Wal-Mart threatens closures of three stores in D.C. over 'living wage' law
Tactic nothing new with world's largest retailer; seen as discouraging
Wal-Mart, the world's largest retailer delivered an ultimatum to District lawmakers saying that they had less than 24 hours before a decisive vote. The firm threatened the closure of at least three planned Wal-Marts if a super-minimum-wage proposal becomes law. Coming a day ahead of a decisive D.C. Council vote on bill that would raise the minimum wage to $12.50 an hour, the tactic on the part of Wal-Mart is a familiar one.
The hardball tactics have been used time and again by Wal-Mart. The retailer has previously used its leverage in the form of jobs and low-priced goods to fend off legislation.
Elected officials in the Wilson Building found their usually pro-union political sentiments in conflict with their desire to bring amenities to underserved neighborhoods.
Mayor Vincent C. Gray called Wal-Mart's move "immensely discouraging," indicating that he may consider vetoing the bill while pondering whether to seek reelection.
The bill requires retailers with corporate sales of $1 billion or more and operating in spaces 75,000 square feet or larger to pay their employees no less than $12.50 an hour. The city's current minimum wage is $8.25.
The bill applies to some other retailers such as Home Depot, Costco and Macy's. However, a grandfather period and an exception for those with unionized workforces made it clear that the bill targets Wal-Mart, which has said it would open six stores, employing up to 1,800 people.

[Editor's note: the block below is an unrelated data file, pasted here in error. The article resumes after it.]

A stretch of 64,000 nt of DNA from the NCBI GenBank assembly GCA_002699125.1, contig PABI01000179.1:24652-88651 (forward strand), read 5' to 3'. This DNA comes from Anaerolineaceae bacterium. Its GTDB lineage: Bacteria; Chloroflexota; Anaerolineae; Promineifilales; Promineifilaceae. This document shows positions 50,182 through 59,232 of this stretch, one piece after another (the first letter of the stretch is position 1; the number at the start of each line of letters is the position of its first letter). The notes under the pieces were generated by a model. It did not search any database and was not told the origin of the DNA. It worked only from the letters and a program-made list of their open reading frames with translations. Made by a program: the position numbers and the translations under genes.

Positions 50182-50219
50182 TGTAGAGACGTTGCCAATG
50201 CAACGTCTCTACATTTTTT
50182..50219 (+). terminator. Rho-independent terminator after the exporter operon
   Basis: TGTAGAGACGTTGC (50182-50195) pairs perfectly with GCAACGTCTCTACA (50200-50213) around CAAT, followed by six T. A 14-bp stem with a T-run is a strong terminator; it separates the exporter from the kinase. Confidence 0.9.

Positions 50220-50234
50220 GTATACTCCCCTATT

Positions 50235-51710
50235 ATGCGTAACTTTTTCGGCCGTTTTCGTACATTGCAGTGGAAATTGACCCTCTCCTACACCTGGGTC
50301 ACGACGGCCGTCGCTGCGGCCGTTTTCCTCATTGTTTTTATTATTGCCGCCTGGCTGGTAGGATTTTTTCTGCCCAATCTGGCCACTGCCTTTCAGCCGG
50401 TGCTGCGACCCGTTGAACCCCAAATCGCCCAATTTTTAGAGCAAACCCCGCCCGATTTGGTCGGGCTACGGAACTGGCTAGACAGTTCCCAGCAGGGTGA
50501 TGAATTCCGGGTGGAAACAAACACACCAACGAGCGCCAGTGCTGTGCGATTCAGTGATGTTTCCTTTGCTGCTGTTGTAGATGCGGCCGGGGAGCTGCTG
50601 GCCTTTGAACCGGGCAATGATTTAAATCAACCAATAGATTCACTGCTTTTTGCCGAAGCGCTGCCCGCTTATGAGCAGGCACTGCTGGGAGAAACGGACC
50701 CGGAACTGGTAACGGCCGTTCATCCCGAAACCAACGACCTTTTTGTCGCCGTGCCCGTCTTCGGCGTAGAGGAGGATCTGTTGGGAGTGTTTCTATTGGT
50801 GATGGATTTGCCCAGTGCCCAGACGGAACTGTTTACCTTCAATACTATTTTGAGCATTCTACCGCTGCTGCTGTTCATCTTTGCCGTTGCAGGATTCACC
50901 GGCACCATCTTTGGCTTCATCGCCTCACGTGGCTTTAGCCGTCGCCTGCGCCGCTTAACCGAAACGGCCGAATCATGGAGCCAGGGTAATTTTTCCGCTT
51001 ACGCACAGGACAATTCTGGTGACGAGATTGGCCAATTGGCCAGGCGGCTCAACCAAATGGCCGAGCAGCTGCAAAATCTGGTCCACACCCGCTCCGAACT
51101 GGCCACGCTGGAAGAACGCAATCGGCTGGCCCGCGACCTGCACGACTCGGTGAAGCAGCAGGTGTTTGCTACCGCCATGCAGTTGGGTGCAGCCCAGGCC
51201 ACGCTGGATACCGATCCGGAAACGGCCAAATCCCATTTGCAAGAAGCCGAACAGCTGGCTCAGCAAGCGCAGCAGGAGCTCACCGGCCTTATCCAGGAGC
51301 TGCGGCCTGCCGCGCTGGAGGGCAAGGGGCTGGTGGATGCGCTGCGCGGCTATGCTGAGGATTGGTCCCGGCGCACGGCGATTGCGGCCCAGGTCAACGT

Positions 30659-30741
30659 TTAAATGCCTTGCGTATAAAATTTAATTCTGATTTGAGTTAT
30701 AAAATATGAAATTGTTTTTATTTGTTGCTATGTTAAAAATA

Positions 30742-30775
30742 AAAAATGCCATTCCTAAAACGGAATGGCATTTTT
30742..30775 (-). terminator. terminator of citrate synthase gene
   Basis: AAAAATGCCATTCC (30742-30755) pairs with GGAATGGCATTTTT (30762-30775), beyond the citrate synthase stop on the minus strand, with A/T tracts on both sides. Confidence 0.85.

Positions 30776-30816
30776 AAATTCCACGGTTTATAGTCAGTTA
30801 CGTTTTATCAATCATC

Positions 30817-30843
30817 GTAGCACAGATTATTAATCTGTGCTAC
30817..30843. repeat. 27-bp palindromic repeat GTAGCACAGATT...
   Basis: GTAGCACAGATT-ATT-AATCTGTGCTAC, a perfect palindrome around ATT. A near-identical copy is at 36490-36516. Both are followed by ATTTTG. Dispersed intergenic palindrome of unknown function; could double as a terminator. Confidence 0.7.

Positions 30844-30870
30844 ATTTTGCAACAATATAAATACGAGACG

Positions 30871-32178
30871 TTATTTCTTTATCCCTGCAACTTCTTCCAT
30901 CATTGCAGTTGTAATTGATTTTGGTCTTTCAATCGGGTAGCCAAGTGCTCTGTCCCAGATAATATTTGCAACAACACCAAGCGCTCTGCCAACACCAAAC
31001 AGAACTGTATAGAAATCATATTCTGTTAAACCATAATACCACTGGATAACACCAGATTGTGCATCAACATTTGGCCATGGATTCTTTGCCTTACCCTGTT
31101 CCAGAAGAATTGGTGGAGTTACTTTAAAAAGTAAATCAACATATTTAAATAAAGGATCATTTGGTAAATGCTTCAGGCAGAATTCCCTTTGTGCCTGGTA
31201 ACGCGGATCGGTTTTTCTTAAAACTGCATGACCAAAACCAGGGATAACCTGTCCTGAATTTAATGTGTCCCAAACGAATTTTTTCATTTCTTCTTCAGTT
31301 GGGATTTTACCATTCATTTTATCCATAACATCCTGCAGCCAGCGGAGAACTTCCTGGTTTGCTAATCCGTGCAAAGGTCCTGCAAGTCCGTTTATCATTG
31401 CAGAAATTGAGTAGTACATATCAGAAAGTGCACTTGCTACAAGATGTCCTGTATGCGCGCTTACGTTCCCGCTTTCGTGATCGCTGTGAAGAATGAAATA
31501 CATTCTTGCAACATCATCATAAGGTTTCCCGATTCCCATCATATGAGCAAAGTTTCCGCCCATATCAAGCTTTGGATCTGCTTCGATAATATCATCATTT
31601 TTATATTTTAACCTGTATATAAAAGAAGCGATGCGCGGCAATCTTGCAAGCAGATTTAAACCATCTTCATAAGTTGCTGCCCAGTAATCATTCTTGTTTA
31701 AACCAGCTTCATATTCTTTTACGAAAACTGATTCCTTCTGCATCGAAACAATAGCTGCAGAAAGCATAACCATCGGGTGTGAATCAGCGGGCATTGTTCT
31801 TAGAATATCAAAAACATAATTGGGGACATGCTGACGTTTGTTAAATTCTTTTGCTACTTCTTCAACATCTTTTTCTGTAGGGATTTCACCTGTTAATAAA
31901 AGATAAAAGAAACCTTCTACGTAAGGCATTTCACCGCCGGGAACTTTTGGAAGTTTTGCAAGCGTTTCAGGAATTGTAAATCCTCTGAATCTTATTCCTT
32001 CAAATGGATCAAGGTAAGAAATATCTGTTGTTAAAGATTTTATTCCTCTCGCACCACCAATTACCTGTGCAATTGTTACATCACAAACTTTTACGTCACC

Alex Barron, a regional general manager for Wal-Mart U.S., wrote in a Washington Post op-ed piece that the proposed wage requirement "would clearly inject unforeseen costs into the equation that will create an uneven playing field and challenge the fiscal health of our planned D.C. stores."
Wal-Mart "will not pursue" stores at three locations where construction has yet to begin - two in Ward 7 and one in Ward 5, according to Barron, adding that the legislation, if passed, will also jeopardize the three stores underway. While precise terms of its agreements with developers are unknown, the company's leases could be difficult to break without major financial penalties.
A community affairs executive told a local business group last month that the three stores yet to be built could be in doubt. A company spokesman later warned of "negative consequences" should the bill become law.
Seven years ago, Wal-Mart employed a similar tactic when the Chicago City Council passed a similar "living-wage" measure.
The company indicated then that the bill would cause it to scale back or entirely scrap its plans to open several stores. Mayor Richard M. Daley vetoed the bill, and the council failed to override it.
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